Necromancer was noted for its oddball concepts and frenetic gameplay. A Creative Computing review claimed it “is one of the strangest, yet most imaginative, games I have ever played on the Atari computer”, and “Necromancer is well conceived and beautifully implemented. The sound and graphics are out of this world.” Brian Bagnall considered it one of William’s most notable releases on the Atari, among a notable career. Reviewers continued to pour on the praise even decades later, and it remains a common fixture of articles on retrogaming.
We enjoyed it, but the second level was just too bizarre and we couldn’t figure it out. We may have to come back to it. The following video will give you a sense of the game play in which the first level trolls attack you with”feathers” no swords 🙂
We then loaded Forbidden Forest and that was an exercise in figuring out how to shoot a bow, but once you master that the game is fun as hell. It also was a bit 8-but graphic, in the following video Tommaso’s archer gets devoured by giant spiders, and there is some blood!
We then hit pay dirt with a C64 version of one of my all-time favorite video games Yie Ar Kung-Fu! The kids also loved this one, and we spend some time working through Nuncha. it is actually a bit more difficult than the arcade version cause you only have one joystick and your opponents seem to realize this 🙂 But discovering this on a random diskette made me realize just how many games were made for the C64!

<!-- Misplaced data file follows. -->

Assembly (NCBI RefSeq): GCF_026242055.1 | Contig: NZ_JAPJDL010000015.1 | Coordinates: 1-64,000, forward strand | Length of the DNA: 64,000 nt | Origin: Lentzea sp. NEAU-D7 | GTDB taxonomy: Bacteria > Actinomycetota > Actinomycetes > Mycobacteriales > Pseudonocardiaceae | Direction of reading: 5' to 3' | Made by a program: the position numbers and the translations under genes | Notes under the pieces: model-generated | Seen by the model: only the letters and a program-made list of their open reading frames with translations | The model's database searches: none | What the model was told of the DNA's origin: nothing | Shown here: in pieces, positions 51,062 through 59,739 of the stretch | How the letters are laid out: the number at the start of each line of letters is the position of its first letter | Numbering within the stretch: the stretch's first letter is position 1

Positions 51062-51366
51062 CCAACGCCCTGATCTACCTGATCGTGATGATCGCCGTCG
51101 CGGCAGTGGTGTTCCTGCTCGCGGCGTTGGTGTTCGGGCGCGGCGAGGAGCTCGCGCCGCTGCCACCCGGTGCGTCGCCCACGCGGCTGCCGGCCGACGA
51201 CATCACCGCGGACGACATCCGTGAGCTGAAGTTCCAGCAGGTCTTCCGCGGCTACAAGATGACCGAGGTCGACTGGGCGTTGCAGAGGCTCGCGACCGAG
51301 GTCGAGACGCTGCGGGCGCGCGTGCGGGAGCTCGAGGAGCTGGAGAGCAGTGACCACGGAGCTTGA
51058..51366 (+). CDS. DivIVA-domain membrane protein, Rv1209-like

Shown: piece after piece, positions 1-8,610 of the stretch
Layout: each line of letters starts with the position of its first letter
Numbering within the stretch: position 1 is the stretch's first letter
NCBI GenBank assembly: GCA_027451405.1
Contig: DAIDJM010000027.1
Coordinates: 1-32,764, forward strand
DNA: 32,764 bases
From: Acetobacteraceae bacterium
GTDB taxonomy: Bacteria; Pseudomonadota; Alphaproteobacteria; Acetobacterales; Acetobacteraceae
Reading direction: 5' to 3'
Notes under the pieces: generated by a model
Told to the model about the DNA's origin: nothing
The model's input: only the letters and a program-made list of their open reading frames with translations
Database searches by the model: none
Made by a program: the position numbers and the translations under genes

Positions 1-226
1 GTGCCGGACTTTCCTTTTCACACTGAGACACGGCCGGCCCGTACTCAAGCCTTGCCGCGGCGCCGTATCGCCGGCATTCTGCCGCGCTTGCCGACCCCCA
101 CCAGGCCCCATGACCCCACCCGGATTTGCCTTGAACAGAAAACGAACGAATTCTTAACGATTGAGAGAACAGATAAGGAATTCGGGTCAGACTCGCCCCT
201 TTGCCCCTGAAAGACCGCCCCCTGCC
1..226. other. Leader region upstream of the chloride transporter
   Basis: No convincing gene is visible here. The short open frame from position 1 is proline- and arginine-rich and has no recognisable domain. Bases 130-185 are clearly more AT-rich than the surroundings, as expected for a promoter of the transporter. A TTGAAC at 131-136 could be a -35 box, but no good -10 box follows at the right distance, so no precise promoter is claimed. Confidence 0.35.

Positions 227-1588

Playing Yie Ar Kung-Fu rounded off the first day of exploring the C128 quite nicely. We have it all setup and it seems to be working fine. My next steps will be to start getting access to the tons of games available online by securing myself some hardware that interfaces between my machine and the C128. I’ve already ordered uIEC SD disk drive from RETRO Innovations that will allow me to put files on an SD card and have the Commodore 128 read them. That said, I’ll need to try this all out before I can say much more—but I am sure they’ll be a blog post or two more about all of this 🙂 I had a total blast exploring the world of C128/C64 with my kids yesterday, they are a breath of fresh air because they don’t fetishize it in the same way I do. My youngest refers to it as the “big computer upstairs,” and he is taken with the games. He’s even memorized the
LIST commands to see what’s on a disk, Not to mention
LOAD"GAME NAME",8 and
RUN commands to get the party started. I’m looking forward to getting deeper into this stuff over the coming months, I need a healthy distraction from all the computer work I am doing 🙂